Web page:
The Economic Growth, Regulatory Relief, and Consumer Protection Act (the “Act”), signed into law on May 24, 2018, with immediate effect, amended multiple provisions of Dodd-Frank, including the capital requirements for loans secured by High Volatility Commercial Real Estate (“HVCRE”). The higher capital requirements for HVCRE are part of the post- crisis financial market reforms and were implemented by U.S. bank regulators in 2015. While the Act does not remove the HVCRE heightened capital requirement, it amends the approach in several important ways that limit the scope of its application and relieve some of the burdens of the requirements on lenders and borrowers.

HVCRE heightened capital requirements in effect under U.S. banking regulation require that a 150 percent risk weight be assigned to loans that finance the acquisition, development or construction of real property. The requirement generally excludes certain enumerated categories, including 1-4 family residential loans, agricultural loans, community development and commercial real property projects that meet specified loan-to-value and borrower contribution requirements. The result for covered loans is 1.5 times the capital requirement that would otherwise be applicable to the lending bank for a non-HVCRE loan, and the accompanying cost and credit availability effects on commercial real estate borrowers. The Act features several important changes and clarifications to the HVCRE requirements, including:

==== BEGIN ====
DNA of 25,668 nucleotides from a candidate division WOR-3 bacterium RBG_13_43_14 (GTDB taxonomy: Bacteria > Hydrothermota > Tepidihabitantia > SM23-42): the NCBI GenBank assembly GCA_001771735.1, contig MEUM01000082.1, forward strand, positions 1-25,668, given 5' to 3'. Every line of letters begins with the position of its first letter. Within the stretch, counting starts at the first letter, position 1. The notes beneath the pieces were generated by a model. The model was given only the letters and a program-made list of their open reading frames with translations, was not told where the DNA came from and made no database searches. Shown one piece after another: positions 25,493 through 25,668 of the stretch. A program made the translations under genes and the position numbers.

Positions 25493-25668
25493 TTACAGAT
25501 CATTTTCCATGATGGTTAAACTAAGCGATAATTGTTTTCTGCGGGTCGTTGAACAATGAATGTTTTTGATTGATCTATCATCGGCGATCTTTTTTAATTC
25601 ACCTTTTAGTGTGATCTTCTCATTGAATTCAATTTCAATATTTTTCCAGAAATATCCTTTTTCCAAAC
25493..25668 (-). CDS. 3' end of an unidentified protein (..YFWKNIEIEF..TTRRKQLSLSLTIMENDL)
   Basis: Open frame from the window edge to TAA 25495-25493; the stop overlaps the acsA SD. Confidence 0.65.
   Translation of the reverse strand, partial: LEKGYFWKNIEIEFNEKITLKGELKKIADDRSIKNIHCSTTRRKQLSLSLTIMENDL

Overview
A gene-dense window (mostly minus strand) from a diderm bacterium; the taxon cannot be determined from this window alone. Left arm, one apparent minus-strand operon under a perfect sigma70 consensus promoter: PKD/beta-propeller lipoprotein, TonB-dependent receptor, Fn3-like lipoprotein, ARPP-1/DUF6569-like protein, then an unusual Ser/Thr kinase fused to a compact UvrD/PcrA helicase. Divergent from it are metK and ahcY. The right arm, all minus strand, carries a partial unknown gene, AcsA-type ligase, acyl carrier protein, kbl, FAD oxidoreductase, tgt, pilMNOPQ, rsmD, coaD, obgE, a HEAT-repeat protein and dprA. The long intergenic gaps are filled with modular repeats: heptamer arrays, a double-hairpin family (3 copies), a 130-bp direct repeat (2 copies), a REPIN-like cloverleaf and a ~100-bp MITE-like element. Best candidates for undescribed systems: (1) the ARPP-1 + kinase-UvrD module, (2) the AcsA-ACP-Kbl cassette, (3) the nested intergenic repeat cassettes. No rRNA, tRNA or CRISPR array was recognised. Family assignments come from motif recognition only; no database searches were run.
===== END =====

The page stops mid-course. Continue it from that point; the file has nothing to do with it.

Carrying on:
While the HVCRE requirements are still an important potential financing difficulty to consider when evaluating a project, the changes accomplished by the Act are a helpful development to limit the scope and duration of application of the heightened capital requirements.

© Polsinelli PC, Polsinelli LLP in CaliforniaNational Law Review, Volume VIII, Number 176